judaism - 186 DAOISM HISTORICAL OUTLINE c lil 1—255...

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Unformatted text preview: 186 DAOISM HISTORICAL OUTLINE c. lil 1—255 Bce—Zhou (Chou) dynasty c. 600—300 ace—taozi (Lao-tzu) may have lived during this time c. 475—221 act—Liezi (Lieh-tzu) may have lived during this time c. 365—290 Bce—Zhuangzi {Chuang-tzu) 206 ace—220 cE—Han dynasty 200—300 CEw—Ge Hong (Ko Hung): writings on alchemy 364—370 cE—the visionary Yang Xi (Yang Hsi) at the imperial court c. 400—448 ct-HEmperor Tai Wudi (T 'ai Wu Ti) of Northern Wei dynasty declares Daoism official imperial religion 618—907 CFTang (Fang) dynasty; Emperor Li Yuan, founder, claims descent from taozi 1949fi2hang Enbu (Chang En~pu), 63rd Celestial Master, moves to Taiwan from i990—Daoist sects and temples re— established in China ' REVIEW QUESTIONS 1 What is Emptiness for Laozi? Iliustrate. 2 Explain Zhuangzi's "True Man.” 3 Explain the meaning of the yin/yang circle. 4 Describe Taijiquan. DISCUSSION QUESTIONS 1 Why do Daoists speak in paradoxical riddles? Explain some. 2 ' What are the goals of Daoist meditation? 3 What does Daoism have to offer Western culture? INFORMATION RESOURCES Al Chung-liang Huang. Embrace Tiger, Return to Mountain: The Essence of Tai Chi. Moab, UT: Real People Press, 1973. Bokenkamp. Stephen, et ai. "Daoism," in Eng/ciopedia of Religion, ed. Lindsay Jones. 2nd ed. Vol. 4, pp. 2175—216, New York: Macmillan, 2005. Chuang-tzu. Basic Writings, trans. Burton Watson. New York: Columbia University Press, 1964. Huai-Chin Nan. Tao and Longevity trans. Wen Kuan Chu. Shaftesbury, Dorset: Eiement Books, 1988. Kohn, Livia. The Taoist Experience: An Anthoiogy. Albany, NY: State University of New York Press, 1993. Seidei, Anna, and Michael Strickmann. "Daoism," in Encyclopedia Britannica. Vol. 28, pp. 383796. London, 1997. Young, Serinity, ed. An Anthology of Sacred Texts by and about Women. New York: Crossroad, 1995. CHAPTER 8 IUDAISM In the West, the oldest of the major global reiigions is Judaism. It is in fact the seminal tradition for the two largest existing world religions: Christianity and Islam. They all share a central belief in monotheism; all aiso refer back to the first Hebrew patriarch: Abraham. It is thought that he lived some time between 1900 and 1700 race. God is said to have calied him to Canaan and made a covenant with him that he would be the father of a great nation. In addition, his first son,=lshmael, is con- sidered the progenitor of the Musiim lineage. Jewish tradition recognizes many later patriarchs and prophets. Moses is believed to have led the Israelites out of bondage in Egypt, to have spoken directly to Go'd,'and to have received God's commandments for the people. The revered King David united the kingdoms of Judah and Israel and established his capitai in Jerusalem. His son Solomon (r. c. 967—928 Bce)increased the extent, wealth, and power of the kingdom of Israel and built the great Tempie in Jerusalem for the priests to strengthen Hebrew piety. But the power of the nation diminished compared to surrounding empires untii 586 BCE, when Babylonia captured Jerusaiem, destroyed the Temple, and took many Jews into exile. Fifty years later somewere allowed to return and rebuild the Temple, but the Hebrew kingdom had by then become a dispersed people (the Diaspora). After the Second Temple was destroyed by the Roman occupiers in 70 cc, ' Judaism was maintained and shaped primarily by rabbis: teachers, decision— makers, and interpreters of the written and oral traditions. Outside Israel, Babylon became a center of Jewish theological activity; Jewish intellectual life also tlourished in Spain, France, and Germany, and under Muslim rule in Baghdad. Despite their growing cultural and financiai power, Jewish people were eventually oppressed by certain Christians in Western Europe, which led to largerscale massacres, ultimately including the murder of over a third of the world's Jews by Nazi Germany during World War II. In 1948 a special "homeland" for Jews was established in Palestine and given the ancient name of Israel, but it has never been free from tensions with the earlier and surrounding inhabitants of that area. ' Today many people who are Jewish by birth do not practice the Orthodox tra- dition. Nevertheless, there is a renewai of interest in Judaism today, both among Conservatives and among Refor’m Jews who are re-interpreting their traditions to find their relevance to contemporary life. ....... .Sal-amuxvcvs‘ixwrqusiuxviwzvvir. a... - 188 JUDAISM The Jewish Bible: Tanakh The Jewish Bible, written in the Hebrew language, is called the Tanakh, an acronym for its three parts: ' ‘ 1 The Torah ("teaching" or "law"), which is the first five books: Genesis, Exodus, Leviticus, Numbers, Deuteronomy. These are traditionally believed to have been given by God and written by Moses; they are also known as the Pentateuch, or "five scrolis." They contain the major founding traditions of the faith and the establishment of the Law. _ 2 The Prophets (Nevi’r‘m) are a grdup of books ascribed to leading reformers such as lsaiah. The prophets spoke boldiy and critically of the flaws in their society, but also promised a Messiah to free them and iead them to power. 3 The Wisdom Literature, or Writings (Kethuvr'm), is a diverse collection of texts, ranging from poetic Psalms to the nearly tragic drama of Job. ' With many parts originating as oral tradition, the Tanakh was slowly written down over hundreds of years, particularly during the Exile, 586—535 BCE. It was translated into Greek from about 200 BCE. Foliowing the destruction of Jerusalem in 70 cr the canon was gradually collected and finalized by rabbis. TORAH , ' The Five Books of Moses start with Genesis, which includes two stories The Torah of God‘s creation, Adam and Eve's disobedience, Noah’s flood, and the lives of the patriarchs Abraham, isaac, Jacob, and matriarchs Sarah, Rebekah, Leah, and Rachel, their wives. Exodus tells of God‘s liberation of the Hebrews from Egyptian siavery, led-by Moses, his reception of the Torah's first Ten Commandments at the holy Mount Sinai, many later laws, and some historical accounts. Leviticus is a manual of rules for the ancient Hebrews. The movement of the tribes from Sinai to Canaan is recorded in Numbers. Deuteronomy includes a long farewell address from Moses and his death.‘ Since the nineteenth century, scholars have made historical and literary analyses of the Torah. They have found evidence that the Pentateuch is woven like a rope from strands of four different texts, from different historical periods: the Yahwist, the Elohist, the Priestly, and the Deuteronomic. In the Beginning from Genesis- The first book of the Torah begins with creation, which schoiars divide into two sec- tions. The first (a "Priestly" rein) is the account of God's cosmic creation (Genesis 1:1—2:4). in six days, God created the universe from a void, the earth, vegetation, and humans, male and female in the divine image, giving humans responsibility for creation. On the seventh day he rested, which is why the Sabbath is kept as a holy day each week. in the second creation account (Genesis 2:43:24, 3 “Yahwist” text),rGod first created one human, ha’adam ("earthling," from ha’ao‘amah, "earth"). Later he JUDAESM 189 made a second person, as the first one was lonely, and thus created ish and i'shshah, man and woman (Adam and Eve). This is why “a man leaves his parents and cleaves to the woman and the two become one flesh." God then created veg- etation and animals in the Garden of Eden. Eve, tempted by the serpent, took the fruit of the tree of knowledge of good and bad. She'gave some to Adam; both ate. Their punishment was to labor—Eve in childbirth, Adam in the fields—and ulti- mater to die. This creation account is markedly different from the; neighboring Babylonian Enuma Elish, in which many gods fight with each other untii chaotic Tiamat is kiiled by heroic Marduk. However, the Genesis 6 flood story is very similar to the Babyionian Epic of Gilgamesh and Noah compares with Utnapishtim. The First Creation Account in Genesis When God began to create heaven and earth—the earth being unformed and void, with darkness over the surface of the deep and a wind from God sweeping over the waterTGod said, "Let there be light”; and there was light. God saw that the light was good, and God- separated the light from the darkness. God called the light Day, and the darkness He called Night. And there was evening and there was morning, a first day. 7 God said, “Let there be an expanse in the midst of the water, that it may separate waterfront water.” God made the expanse, and it separated the water which was below the expanse from the water which was above the expanse. And it was so. God called the expanse Sky. And there was evening and there was morning, a second day. God said, “Let the water below the sky be gathered into one area, that the dry land may appear. ” And it was 50. God called the dry land Earth, and the gathering of waters He called Seas. And God saw that this was good. And God said, "Let the earth sprout vegetation: seed-bearing'plants, fruit trees of every kind on earth that bear fruit with the seed in it."*And it was so. The earth brought forth vegetation: seed-bearing plants of every kind, and trees of every kind bearing fruit with the seed in it. And God saw that this was good. And there was evening and there was morning, a third day. God said, "Let there be lights in the expanse of the sky to separate day from night; they shall serve as signs for the set times—the days and the years; and they shall serve as lights in the expanse of the sky to shine upon the earth.” And it was 50. God made two great lights, the greater light to dominate the day and the lesser light to dominate the night, and the stars. And God set them in the expanse of the sky to shine upon the earth, to dominate the day and the night, and to separate light from darkness. And. God saw that this was good. And there was evening and there was morning, a fourth day. 7 God said, "Let the waters bring forth swarms of living creatures, and birds that fly above the earth across the expanse of the sky." God created the great sea monsters, and all the living creatures of every kind that creep, which the waters brought forth in swarms, and all the winged birds of every kind. And God saw that this was good. God blessed them, saying, "Be fertile ...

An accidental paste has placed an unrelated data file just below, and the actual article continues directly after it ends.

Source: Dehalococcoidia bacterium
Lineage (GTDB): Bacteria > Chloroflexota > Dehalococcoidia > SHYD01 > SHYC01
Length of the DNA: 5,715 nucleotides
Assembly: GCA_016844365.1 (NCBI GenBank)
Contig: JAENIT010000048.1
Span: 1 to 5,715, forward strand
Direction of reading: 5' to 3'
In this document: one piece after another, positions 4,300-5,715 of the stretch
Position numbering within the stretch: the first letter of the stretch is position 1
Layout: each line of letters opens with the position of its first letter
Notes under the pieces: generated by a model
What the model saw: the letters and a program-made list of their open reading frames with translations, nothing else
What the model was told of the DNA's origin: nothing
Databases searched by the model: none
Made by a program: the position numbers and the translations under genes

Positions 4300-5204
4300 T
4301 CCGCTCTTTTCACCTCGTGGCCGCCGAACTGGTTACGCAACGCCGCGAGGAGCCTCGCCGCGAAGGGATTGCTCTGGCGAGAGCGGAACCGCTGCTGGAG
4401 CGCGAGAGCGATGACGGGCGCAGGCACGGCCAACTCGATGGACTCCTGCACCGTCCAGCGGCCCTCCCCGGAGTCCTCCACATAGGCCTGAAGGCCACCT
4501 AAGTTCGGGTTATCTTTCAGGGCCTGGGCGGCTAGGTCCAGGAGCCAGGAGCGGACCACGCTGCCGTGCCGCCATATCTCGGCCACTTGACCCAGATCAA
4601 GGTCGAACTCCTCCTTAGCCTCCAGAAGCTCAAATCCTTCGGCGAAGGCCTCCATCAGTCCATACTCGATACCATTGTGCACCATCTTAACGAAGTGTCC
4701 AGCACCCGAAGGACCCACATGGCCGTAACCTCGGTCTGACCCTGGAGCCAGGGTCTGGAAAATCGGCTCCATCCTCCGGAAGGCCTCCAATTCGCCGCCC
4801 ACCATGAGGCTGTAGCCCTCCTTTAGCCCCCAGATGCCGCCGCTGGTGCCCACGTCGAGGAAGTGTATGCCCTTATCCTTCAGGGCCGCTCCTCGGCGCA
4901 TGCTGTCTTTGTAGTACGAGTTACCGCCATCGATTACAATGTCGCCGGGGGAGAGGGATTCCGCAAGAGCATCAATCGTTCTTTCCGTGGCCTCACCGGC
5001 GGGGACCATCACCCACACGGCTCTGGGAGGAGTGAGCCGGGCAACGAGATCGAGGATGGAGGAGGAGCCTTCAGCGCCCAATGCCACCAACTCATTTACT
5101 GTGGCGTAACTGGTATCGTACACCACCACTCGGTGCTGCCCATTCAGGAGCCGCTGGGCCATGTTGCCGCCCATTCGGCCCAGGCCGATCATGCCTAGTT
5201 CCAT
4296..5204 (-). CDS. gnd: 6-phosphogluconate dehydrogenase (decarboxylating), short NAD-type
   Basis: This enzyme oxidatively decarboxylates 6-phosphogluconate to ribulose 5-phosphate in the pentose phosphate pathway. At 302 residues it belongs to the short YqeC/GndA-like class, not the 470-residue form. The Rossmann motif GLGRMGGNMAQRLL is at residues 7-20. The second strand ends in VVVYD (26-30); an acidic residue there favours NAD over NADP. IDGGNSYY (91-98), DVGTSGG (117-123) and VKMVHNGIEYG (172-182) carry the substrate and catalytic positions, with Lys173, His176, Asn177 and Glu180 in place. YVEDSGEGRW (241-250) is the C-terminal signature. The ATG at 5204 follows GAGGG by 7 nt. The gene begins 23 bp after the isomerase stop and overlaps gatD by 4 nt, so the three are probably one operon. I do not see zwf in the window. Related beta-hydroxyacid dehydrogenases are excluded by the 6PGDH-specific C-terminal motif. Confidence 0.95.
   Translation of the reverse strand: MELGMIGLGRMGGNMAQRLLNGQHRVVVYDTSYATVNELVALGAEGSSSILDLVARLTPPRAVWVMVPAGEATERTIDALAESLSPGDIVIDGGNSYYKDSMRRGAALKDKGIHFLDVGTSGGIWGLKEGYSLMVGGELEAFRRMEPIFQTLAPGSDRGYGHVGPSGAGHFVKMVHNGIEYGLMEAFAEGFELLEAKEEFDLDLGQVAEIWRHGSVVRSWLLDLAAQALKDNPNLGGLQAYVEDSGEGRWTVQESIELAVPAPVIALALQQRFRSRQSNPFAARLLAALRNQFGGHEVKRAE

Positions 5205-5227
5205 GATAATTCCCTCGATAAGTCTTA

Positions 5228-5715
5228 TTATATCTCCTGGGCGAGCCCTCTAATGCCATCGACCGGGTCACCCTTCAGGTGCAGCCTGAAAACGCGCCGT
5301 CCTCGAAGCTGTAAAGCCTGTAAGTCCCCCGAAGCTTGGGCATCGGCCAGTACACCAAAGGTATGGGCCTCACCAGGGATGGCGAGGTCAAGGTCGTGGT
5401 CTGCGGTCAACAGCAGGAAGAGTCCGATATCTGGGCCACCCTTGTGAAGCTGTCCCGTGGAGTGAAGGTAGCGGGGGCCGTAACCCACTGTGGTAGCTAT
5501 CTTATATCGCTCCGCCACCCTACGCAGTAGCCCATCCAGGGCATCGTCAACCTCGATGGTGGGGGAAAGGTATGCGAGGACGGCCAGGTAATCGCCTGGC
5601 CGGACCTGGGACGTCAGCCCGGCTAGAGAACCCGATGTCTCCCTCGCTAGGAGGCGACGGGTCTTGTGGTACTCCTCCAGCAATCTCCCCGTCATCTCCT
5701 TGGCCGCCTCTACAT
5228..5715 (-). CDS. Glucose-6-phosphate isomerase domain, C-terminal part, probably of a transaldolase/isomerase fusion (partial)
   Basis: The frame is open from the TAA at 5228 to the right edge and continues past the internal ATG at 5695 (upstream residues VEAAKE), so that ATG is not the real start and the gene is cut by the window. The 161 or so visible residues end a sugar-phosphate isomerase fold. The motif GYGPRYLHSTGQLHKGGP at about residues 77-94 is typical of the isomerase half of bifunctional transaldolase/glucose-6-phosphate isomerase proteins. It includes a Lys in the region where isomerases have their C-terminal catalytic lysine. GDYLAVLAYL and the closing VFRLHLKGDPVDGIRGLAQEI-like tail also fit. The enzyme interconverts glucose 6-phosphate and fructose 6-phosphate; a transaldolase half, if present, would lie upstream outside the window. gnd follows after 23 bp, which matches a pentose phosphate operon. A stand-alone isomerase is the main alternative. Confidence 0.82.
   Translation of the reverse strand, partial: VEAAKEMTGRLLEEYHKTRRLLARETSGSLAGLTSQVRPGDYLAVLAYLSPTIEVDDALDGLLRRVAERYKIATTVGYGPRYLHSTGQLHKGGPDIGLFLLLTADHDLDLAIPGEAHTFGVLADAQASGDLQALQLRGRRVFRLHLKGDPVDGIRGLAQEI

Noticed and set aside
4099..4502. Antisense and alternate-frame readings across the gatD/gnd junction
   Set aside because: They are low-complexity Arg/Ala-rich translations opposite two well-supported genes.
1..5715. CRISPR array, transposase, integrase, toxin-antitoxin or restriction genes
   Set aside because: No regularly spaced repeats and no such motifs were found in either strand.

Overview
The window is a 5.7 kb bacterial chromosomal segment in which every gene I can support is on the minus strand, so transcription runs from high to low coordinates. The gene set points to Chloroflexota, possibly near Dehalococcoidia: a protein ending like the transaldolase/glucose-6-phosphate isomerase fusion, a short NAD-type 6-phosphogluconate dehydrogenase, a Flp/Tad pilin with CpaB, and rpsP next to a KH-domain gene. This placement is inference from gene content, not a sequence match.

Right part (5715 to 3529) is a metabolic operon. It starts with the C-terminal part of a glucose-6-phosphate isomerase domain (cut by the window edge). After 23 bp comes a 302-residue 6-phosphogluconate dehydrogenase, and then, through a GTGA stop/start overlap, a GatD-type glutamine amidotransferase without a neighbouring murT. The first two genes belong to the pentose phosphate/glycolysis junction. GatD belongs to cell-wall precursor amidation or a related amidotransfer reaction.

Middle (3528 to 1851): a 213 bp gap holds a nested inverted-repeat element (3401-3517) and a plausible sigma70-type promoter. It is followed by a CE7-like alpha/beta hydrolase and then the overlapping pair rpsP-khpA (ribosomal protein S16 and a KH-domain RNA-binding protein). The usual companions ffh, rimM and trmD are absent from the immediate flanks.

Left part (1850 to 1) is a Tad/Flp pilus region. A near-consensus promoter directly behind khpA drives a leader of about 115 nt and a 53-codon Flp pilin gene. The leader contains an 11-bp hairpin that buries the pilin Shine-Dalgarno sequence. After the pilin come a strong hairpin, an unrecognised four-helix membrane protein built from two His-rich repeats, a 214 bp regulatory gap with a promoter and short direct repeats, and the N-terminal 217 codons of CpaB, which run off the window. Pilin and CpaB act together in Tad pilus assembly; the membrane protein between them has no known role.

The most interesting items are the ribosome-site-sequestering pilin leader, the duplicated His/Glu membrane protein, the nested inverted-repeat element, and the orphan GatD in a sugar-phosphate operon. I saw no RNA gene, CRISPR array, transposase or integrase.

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judaism - 186 DAOISM HISTORICAL OUTLINE c lil 1—255...